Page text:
Writing is one of those amazing things that when a student asks, “Why do we have to learn this?” it’s easy to point out a dozen things they do on a daily or weekly basis that involve writing, plus a few dozen future life and career skills they’ll need that require some kind of writing as well. And yet, writing doesn’t always get the attention it deserves in school. That’s why, every year on October 20th, the National Council of Teachers of English celebrates the National Day on Writing by bringing people across the country together to share #WhyIWrite.
Digital Citizenship Week is quickly approaching and we’ve been thinking a lot about what exactly digital citizenship is, and the many pieces of our lives it encompasses. As we unpacked the question, “What does it mean to be a good digital citizen?” this week, we realized that helping students answer this question involves figuring out the answers to a lot of smaller questions first:
At Hapara, we believe that education is a fundamentally human endeavour, and that the tools we build should support teachers as they endeavour to engage more deeply and strengthen learning relationships with their students.
The transition to teaching and learning in the cloud has led to interesting challenges and opportunities for both classroom teachers and other educators in the school building. As learning moves online, educators are finding new ways to manage learner work and ensure that everyone in the building is working together to create great learning experiences.
The Hapara Champion program brings together educators from around the world to learn more about the pedagogy behind Hapara’s tools and to support each other in making the shift to digital learning. Since its launch in 2015, the program has had over 300 graduates, many of whom are still connected and learning from each other every day.
Pat Snedden, the Executive Chair and founder of the Manaiakalani Education Trust - and one of Hapara’s earliest supporters - was recently made a Member of the NZ Order of Merit for services to Education and Māori. We are so happy to send our congratulations for this well-deserved honour.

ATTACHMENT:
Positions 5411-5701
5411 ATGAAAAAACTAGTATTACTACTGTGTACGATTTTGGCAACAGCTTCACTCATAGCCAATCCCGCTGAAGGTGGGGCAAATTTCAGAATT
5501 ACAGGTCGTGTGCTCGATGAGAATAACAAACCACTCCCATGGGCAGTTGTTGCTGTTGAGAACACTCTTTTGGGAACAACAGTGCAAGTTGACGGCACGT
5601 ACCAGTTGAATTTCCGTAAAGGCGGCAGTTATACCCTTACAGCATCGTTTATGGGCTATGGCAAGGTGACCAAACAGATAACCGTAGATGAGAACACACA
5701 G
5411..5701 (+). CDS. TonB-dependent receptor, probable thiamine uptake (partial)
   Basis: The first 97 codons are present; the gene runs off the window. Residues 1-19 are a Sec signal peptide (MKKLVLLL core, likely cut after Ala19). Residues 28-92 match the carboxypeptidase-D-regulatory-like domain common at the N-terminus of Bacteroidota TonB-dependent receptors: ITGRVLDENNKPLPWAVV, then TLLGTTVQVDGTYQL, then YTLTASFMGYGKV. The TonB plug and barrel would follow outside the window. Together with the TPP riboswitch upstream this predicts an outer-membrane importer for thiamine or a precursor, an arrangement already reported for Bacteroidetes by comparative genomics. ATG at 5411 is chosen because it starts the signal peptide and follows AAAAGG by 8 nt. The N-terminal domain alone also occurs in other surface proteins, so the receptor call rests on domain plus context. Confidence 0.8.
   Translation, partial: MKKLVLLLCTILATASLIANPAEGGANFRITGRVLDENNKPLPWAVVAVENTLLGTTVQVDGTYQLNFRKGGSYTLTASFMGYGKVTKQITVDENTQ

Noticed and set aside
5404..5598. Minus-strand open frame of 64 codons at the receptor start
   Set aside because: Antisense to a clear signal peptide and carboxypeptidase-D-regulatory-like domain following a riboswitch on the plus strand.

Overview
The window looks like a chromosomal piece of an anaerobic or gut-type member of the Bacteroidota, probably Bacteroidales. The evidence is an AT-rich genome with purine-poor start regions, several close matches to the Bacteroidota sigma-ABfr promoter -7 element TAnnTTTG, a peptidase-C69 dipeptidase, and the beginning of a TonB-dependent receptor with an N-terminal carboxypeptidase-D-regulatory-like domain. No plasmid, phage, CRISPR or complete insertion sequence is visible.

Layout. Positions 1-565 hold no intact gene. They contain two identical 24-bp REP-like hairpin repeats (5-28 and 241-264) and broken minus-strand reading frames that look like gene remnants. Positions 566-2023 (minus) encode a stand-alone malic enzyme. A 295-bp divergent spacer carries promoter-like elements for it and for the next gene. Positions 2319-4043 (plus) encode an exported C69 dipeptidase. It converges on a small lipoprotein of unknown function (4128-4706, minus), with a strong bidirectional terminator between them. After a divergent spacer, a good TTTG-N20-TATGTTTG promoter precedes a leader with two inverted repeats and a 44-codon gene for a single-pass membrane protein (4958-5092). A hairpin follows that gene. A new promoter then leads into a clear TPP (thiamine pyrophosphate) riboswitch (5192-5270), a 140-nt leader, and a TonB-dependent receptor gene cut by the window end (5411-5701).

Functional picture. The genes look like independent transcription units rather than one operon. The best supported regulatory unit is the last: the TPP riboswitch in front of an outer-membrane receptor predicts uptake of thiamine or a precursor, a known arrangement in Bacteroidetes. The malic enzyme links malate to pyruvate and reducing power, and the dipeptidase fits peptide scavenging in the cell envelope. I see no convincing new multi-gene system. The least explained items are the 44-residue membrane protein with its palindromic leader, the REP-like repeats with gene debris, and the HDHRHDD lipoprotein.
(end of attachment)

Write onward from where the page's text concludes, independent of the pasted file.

This year at ISTE we’re trying something different.
As you can imagine, a big Hapara pavilion costs more than a few wheelbarrows of money and makes us feel proud and important. But, we’re not sure that the investment is good for our customers or that it positively impacts educators and learners.
One of our favorite things about Hapara Workspace (other than how easy it makes it to provide differentiated digital learning experiences) is that it can serve as a hub for collaborative learning for teachers as well as students. Teachers can work in Workspace as learners - allowing them to learn how to use the tool from the eyes of their students and to explore their own professional learning goals in a more flexible learning environment.
As both an early adopter of Hapara and a Hapara Champion Trainer, teachers frequently ask me why they should use Hapara when they are already invested in Google Classroom. My advice is to select the features from both tools based on your needs. Think about your classes and how you see them unfold ahead of time. What types of activities will your learners complete? What do your lessons look like? Will you need a place for learners to discuss topics and share resources? How will you provide opportunities for differentiation? Once you are familiar with both Google Classroom and Hapara, it will be easier to see how both tools can be used together to create the best learning environment for your learners.